Performing Arts Research Centre, Helsinki
Returning from a sixth travel through Japan, Vincent Roumagnac presents a series of new works realized during the residency, in resonance with his doctoral artistic research project Reacclimating the Stage at the Performing Arts Research Center, TeaK/Uniarts Helsinki. The open-studio like installation consists of an enigmatic assemblage of a video work (Shiori-no-ike), two studies for theater backdrops (Seto Naikai), a fragment of deferred scenography (Ochitsubaki/Deferred Landscape N°8) and five asmr-like tests of a whispered excerpt from the Act V of Racine’s Phaedra (1677).
“We know that we live in a time when human activity has been having a profound impact on our physical and ecological environment. However, these transformations are often not perceptible: they are literally too small or too big (like e.g. global warming), too slow or too fast (like e.g. the flow of big data), so that our senses, even our imagination, and despite the fact that we have adequate theoretical and technical instruments, cannot grasp them. We artists are currently facing these climatic regimes/intensities, whether biospheric or algorithmic, and feel disoriented with our incapacity to create times and spaces of experience to account for this ecological transition in a sensitive, reflective and critical way. We, performing artists, feel the need to renew our tools and registers of representation to redirect the theatrical attention towards the many non-human actors and factors that already entered the stage of our future, which is already our contemporaneity. This aesthetic revision calls for scenic responses that go beyond the conventional production and organization of a “stage” that has, according to me, become inoperative in its spatiotemporal conventional settings (the human-sized here and now) for addressing the scales of those hyperobjects (Morton, 2013).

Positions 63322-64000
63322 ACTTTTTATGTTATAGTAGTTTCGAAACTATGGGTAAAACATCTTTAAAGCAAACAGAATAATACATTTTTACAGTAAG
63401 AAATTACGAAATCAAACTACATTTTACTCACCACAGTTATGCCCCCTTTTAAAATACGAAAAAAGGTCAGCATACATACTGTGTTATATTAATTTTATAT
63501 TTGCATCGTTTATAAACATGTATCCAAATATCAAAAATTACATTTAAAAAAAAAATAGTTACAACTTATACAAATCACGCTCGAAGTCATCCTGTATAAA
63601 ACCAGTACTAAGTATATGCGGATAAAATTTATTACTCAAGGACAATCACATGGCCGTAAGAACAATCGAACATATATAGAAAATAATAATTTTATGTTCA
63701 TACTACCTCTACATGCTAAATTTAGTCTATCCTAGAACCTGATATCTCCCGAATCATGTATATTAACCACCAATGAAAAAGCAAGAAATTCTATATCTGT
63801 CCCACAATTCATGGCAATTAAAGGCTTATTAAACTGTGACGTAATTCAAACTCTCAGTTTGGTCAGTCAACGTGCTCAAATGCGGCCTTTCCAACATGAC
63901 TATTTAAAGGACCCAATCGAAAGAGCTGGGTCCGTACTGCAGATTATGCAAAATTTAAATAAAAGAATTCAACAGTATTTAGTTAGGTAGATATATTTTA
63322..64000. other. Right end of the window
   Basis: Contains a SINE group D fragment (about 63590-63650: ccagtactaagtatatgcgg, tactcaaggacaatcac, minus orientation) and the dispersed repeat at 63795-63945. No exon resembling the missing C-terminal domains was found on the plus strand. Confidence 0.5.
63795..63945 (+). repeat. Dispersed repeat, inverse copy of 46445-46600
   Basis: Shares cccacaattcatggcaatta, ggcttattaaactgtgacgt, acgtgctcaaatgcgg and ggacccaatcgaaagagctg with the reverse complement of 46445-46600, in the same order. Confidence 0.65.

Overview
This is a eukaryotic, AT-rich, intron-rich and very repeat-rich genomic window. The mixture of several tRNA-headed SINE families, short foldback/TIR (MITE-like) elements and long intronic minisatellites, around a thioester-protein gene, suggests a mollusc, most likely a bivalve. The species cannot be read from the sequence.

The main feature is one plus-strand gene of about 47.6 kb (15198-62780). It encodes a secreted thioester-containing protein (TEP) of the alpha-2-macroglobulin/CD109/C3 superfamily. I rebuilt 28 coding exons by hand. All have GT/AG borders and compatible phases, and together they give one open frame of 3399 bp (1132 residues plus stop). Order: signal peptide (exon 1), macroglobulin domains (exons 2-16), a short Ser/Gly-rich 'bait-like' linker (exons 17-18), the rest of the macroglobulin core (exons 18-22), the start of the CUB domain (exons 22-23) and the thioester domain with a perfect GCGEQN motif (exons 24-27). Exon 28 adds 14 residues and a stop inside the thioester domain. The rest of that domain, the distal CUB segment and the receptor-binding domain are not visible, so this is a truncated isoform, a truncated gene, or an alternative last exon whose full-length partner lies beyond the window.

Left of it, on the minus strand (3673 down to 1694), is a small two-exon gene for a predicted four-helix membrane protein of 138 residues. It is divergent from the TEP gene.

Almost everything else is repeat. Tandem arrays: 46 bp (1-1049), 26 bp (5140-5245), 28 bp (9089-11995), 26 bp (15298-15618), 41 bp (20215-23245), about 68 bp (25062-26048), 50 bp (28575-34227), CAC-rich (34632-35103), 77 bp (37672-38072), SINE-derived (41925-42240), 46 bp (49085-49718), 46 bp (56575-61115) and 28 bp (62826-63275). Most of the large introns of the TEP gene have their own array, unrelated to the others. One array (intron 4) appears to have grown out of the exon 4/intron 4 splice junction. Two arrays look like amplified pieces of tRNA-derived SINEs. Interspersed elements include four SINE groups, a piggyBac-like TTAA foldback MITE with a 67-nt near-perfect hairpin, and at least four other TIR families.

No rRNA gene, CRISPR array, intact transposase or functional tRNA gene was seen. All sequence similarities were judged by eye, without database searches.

赤潮 akashio / marée rouge / red tide is the 25th scène (stage and scene) of my ongoing research piece Reacclimating the Stage that ecodramaturgically speculates on the perceptive shift. What I call a “scene” is a temporary transactional zone that assembles different material and temporal elements in order to apprehend poetically, through an installative/scenographic setting, the hyper-real condition addressed above. Micro and macro scales (including the yellow scales of a sea monster) are intra-acting here, toxic deterioration of the seas and aggregates of data are confluencing, in glitching resonance with tragic leftovers of disillusioned humanist theatre.” (handout)